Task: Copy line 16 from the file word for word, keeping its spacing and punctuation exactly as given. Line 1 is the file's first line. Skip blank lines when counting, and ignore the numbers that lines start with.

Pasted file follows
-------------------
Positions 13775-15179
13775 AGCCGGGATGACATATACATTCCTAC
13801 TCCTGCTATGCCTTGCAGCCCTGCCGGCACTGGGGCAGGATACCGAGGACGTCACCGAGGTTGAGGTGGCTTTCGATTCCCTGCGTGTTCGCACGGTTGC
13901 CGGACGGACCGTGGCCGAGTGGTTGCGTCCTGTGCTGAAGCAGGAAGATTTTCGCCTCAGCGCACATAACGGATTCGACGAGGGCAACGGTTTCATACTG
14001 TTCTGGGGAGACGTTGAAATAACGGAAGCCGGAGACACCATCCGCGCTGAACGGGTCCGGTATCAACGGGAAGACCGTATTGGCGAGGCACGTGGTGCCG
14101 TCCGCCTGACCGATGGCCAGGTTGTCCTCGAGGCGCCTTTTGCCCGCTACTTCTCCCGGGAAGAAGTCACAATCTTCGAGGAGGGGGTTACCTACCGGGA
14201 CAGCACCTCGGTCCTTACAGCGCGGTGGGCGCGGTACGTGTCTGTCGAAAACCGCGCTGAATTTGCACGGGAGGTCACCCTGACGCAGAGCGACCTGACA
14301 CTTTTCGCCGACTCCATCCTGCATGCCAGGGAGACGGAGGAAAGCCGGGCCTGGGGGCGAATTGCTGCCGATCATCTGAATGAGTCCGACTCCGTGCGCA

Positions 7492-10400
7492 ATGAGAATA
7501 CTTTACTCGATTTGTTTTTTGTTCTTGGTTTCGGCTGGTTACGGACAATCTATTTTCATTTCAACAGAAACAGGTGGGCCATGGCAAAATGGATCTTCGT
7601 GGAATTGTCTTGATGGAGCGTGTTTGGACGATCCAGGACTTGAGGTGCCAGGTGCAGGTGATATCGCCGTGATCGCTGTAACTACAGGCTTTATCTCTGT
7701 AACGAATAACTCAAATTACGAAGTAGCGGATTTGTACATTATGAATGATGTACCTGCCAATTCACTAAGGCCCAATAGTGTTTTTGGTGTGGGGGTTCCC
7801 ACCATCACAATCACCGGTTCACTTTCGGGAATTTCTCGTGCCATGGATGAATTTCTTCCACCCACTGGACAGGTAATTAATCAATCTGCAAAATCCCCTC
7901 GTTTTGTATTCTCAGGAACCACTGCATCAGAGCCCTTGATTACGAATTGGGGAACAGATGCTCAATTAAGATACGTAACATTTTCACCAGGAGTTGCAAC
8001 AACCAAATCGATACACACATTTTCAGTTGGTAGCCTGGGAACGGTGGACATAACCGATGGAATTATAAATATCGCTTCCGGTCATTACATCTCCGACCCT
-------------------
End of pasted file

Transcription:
8001 AACCAAATCGATACACACATTTTCAGTTGGTAGCCTGGGAACGGTGGACATAACCGATGGAATTATAAATATCGCTTCCGGTCATTACATCTCCGACCCT